A response to HB 1134 from a Playworks Leader

  1. Updates
Playworks Indiana Program Director Traneisha English volunteered to speak during the hearing for House Bill 1134, but never got called to say these powerful words against the bill.

The bill, which has been widely reported on as “CRT-inspired legislation,” would have had a detrimental outcome on education in Indiana. Playworks is happy that the bill did not make it out of the Senate and will continue to stand up for the children and educators of our community. Read the statement Traneisha prepared to share below.

“Hello, My name is Traneisha English and I have spent my professional career working with Hoosier Youth, previously with Boys and Girls Clubs and now as the Program Director for Playworks Indiana. I lead a team responsible for facilitating play for more than 10,000 Hoosier elementary school children. 

I’m very concerned with the language in House Bill 1134 and am asking for you to vote no. This bill is not in the best interest of our students.

I’m concerned as a professional in the education sector, as a future mother, for my sister and friends who are educators, and about the impact, this bill will have on the kids in our community.

Developing social-emotional skills such as communication and conflict resolution are a necessary part of student development. They are foundational to learning and critical for our youth to become productive civic-minded Hoosiers. 

Students are experiencing tremendous social and emotional developmental gaps as a result of the pandemic. When kids practice these skills, they’re learning about themselves and practicing navigating a community, like a classroom. 

Many students in our state are not able to socialize at an age-appropriate level.  I have repeatedly seen this. For example, I observed a third-grade class struggling to play a game we traditionally use to teach problem-solving, decision-making, and self-management skills to kindergartners.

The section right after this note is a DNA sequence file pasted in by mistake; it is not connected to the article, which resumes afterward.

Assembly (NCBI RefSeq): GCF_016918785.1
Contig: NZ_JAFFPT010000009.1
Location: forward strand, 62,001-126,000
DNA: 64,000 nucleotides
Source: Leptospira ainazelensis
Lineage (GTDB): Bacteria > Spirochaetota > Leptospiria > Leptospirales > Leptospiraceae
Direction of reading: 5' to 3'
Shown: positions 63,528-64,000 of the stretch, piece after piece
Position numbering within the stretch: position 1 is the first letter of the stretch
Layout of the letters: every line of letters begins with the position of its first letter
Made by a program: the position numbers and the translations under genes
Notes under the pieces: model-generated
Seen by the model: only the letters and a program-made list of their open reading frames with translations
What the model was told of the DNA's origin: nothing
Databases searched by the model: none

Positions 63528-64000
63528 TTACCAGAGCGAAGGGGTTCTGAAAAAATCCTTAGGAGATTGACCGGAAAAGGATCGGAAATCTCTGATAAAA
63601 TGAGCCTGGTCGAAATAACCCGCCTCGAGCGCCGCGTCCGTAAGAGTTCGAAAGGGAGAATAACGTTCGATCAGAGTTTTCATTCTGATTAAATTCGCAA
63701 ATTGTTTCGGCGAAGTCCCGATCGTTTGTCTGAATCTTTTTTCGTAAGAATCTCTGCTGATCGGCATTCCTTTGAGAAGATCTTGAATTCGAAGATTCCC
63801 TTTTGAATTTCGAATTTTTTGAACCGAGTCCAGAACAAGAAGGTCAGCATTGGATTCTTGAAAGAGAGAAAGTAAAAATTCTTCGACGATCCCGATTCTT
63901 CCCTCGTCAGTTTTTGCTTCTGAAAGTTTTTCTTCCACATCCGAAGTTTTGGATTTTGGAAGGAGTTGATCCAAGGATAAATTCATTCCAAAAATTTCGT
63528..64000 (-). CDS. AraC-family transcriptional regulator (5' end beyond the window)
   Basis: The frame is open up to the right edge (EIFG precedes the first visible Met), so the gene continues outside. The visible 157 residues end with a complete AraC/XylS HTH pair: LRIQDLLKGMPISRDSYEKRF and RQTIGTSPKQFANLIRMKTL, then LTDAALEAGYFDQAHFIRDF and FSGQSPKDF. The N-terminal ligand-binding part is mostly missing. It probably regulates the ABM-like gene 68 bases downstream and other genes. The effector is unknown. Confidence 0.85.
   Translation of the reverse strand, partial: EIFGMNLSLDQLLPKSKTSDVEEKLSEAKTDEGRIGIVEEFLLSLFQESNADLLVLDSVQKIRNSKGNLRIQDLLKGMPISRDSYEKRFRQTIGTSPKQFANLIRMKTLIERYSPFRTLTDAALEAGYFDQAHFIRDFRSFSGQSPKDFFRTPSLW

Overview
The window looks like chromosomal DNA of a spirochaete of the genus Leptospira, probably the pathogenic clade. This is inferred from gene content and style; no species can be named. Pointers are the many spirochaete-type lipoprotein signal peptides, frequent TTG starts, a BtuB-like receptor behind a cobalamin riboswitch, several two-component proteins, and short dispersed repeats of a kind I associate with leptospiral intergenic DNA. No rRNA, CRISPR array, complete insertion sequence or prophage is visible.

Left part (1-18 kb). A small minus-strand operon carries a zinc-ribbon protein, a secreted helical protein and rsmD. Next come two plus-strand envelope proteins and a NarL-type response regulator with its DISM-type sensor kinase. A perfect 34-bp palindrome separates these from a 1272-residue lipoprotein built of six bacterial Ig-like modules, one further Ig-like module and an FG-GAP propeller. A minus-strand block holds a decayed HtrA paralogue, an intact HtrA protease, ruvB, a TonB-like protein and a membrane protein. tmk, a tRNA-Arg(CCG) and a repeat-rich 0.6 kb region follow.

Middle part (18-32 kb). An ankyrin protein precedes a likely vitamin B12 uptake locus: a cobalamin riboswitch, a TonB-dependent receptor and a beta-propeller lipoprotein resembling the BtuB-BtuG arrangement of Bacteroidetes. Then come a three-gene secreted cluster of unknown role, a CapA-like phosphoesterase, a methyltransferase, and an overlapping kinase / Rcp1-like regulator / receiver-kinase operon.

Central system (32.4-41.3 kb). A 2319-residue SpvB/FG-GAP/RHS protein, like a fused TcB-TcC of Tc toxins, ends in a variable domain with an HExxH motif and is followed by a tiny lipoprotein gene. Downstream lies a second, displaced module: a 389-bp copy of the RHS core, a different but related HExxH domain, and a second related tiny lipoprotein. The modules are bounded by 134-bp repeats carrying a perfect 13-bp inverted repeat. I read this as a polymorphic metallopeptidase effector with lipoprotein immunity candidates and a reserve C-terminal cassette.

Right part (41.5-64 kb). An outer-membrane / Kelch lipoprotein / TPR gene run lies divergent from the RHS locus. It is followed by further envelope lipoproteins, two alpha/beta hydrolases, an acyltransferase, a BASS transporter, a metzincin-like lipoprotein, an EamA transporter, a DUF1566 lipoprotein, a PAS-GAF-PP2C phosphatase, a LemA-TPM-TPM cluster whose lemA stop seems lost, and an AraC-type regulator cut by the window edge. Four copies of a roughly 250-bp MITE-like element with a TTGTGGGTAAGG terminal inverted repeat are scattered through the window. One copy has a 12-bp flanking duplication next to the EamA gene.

Imagine a young student in this class who does not take losing well and has multiple emotional breakdowns or outbursts throughout the day. These behaviors are disruptive to the learning environment and could be seen as threatening as they grow older. 

Under this bill, a parent could remove their child from an opportunity to practice these skills with their peers and trained professionals. The rest of the class would be solving conflicts effectively and practicing communication, and this student won’t have the skills to navigate their classroom. They might feel less connected and less supported as the community moves forward and they don’t have the skills they need to engage. The student will still need to develop these skills in life, but this decision could inhibit their academic journey, interpersonal relationships, and ability to navigate other communities as they grow up. This bill will make it harder for this child to get support

The effects of this bill will have long-lasting negative outcomes for individual students and place an unrealistic, unsustainable burden on educators.

My sister is an educator. She often shares about the last-minute adaptations she implements to make sure she is fully supporting the learning of ALL her students. This bill has my sister worried. Worried about how she will educate her students to meet their needs. She worries about how she will teach on topics like the Civil Rights movement, the Holocaust, and more, and if doing so will put her job at risk. Since learning of HB1134 my sister and many of her colleagues are considering moving outside of Indiana to teach or leaving the profession altogether. Indiana is already facing a devastating teacher shortage – this bill will make it worse. We must support our teachers if we want to support our students and our education system. 

Part of the intent of this bill is to increase transparency and engagement opportunities for parents with their child’s education. However, this part of the system is not broken. Educators have students’ best interests in mind. We must trust our educators. 

Vote no to HB1134.”

Read more about this bill

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